The Standard’s news roundup gives you a quick hit of interesting, sometimes irreverent, and breaking news stories from all over the state.
There are still six weeks left in the 2017 legislative session – but at this point, state lawmakers have said “hasta la vista, baby,” to the state’s film incentives program. And it looks like statewide art funding is on the chopping block too.
“Currently in the House, it’s a 28 percent cut and then the Senate it’s a 34 percent cut,” says Gary Gibbs, the executive director of the Texas Commission on the Arts.
This state commission normally has an annual budget of $8 million – 90 percent of which covers grants to nonprofit arts organizations, schools and libraries.
But the commission isn’t just taking a hit to its annual budget – lawmakers have totally eliminated the $5 million for its cultural districts program.
“We designate cultural districts across the state – there are 35 of them,” Gibbs says. “These are places and communities that use the arts and culture as a means of community vitality and economic development.”
Jennifer Ransom Rice is the executive director for the Texas Cultural Trust, which works with the commission.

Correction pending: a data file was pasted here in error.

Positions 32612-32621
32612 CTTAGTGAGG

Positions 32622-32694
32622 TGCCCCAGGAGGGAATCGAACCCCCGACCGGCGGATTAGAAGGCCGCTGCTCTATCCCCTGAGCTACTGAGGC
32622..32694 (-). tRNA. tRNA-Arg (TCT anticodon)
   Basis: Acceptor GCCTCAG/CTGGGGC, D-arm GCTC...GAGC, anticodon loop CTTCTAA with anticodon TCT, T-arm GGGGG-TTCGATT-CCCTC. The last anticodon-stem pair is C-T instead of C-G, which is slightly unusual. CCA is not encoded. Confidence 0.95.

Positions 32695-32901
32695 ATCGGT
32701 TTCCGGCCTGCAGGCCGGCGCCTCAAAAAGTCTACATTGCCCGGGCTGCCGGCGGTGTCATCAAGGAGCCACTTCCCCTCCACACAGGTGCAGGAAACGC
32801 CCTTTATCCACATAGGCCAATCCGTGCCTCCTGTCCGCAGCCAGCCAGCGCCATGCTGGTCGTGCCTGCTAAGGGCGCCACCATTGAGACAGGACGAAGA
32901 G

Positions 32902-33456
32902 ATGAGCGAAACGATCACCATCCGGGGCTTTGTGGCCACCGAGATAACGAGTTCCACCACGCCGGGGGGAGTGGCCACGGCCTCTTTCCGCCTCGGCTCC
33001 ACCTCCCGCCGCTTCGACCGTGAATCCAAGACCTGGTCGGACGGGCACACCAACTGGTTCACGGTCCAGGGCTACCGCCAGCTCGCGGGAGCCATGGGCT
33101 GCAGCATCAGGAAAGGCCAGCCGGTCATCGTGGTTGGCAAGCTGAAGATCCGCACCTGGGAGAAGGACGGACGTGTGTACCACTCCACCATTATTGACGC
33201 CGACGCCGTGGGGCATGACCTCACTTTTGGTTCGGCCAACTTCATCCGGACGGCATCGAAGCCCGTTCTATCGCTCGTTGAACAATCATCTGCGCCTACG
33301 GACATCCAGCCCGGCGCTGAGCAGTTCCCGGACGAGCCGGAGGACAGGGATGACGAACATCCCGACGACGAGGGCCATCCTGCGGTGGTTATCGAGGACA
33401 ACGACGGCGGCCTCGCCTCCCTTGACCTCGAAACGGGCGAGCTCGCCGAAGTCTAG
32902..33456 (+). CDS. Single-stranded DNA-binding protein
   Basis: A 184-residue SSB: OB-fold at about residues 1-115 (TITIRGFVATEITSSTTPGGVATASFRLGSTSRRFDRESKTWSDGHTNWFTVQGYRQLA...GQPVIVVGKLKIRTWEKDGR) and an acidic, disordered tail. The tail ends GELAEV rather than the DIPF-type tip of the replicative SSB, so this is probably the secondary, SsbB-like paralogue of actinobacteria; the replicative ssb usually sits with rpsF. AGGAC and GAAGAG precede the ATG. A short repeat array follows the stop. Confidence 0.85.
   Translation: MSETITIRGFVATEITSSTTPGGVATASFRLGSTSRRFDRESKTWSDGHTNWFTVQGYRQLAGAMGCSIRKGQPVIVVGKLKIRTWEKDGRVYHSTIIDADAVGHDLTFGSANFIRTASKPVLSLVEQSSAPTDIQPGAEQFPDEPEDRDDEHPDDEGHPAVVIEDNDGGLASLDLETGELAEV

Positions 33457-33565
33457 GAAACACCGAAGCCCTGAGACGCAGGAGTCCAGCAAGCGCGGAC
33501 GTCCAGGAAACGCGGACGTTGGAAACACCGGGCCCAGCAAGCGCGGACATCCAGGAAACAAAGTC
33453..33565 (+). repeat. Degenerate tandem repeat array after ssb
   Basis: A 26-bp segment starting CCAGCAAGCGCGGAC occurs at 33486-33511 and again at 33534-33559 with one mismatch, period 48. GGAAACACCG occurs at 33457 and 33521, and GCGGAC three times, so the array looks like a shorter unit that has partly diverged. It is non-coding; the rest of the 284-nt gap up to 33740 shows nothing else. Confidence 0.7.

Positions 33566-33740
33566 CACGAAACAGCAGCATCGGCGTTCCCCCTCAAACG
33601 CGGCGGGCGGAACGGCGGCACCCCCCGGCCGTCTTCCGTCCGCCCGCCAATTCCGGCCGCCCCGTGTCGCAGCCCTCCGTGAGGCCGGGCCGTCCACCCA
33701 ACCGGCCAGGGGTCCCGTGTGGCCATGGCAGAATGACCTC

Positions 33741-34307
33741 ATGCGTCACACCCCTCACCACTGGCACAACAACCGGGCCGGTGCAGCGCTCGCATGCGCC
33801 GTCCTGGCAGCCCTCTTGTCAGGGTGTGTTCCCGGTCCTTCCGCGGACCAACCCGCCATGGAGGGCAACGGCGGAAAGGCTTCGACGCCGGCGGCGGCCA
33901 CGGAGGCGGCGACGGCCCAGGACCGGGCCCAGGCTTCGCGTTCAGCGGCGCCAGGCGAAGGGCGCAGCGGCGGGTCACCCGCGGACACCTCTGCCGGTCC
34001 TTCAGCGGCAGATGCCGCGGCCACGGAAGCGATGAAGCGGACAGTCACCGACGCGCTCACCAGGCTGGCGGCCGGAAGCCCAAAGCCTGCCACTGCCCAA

She says while communities of all sizes benefit from state arts funding, it will be easier for cities to make up the cuts than it will be for rural areas.
“Public funding of the arts is a huge equalizer across the state of Texas and often times the only arts funding that these smaller communities have,” she says.
Rice says they’ll be telling lawmakers in the coming weeks that the arts are a $5.5 billion industry in Texas.
“But also, in each legislators’ backyard, the commission grants in every single of the 31 state Senate districts and in most of the 150 House districts,” she says.
Brandon Rottinghaus, a political science professor at the University of Houston, says that reach could lead lawmakers to fight for a little funding.
“It may not be that you see that increase the arts budget significantly – but for those lawmakers who are willing to go to bat for those programs and their communities,” he says, “they’re likely to get those line items back.”
But Rottinghaus adds that when there’s a tight budget – all state agencies feel the squeeze.
You can learn more about cuts to state arts funding at artandseek.org.
A new study says the “Bathroom Bill” governing restroom use for transgender Texans would cost the state’s tourism industry $3.3 billion in its first year.
The San Antonio Area Tourism Council and Visit San Antonio commissioned the economic analysis firm the Perryman Group to conduct the report.
Spring Hill Independent School District in Longview has decided to invest almost half a million dollars in a new digital scoreboard for their football stadium.
Superintendent Steve Snell says the new board could generate more ad revenue, which is divided between the districts sports and arts programs.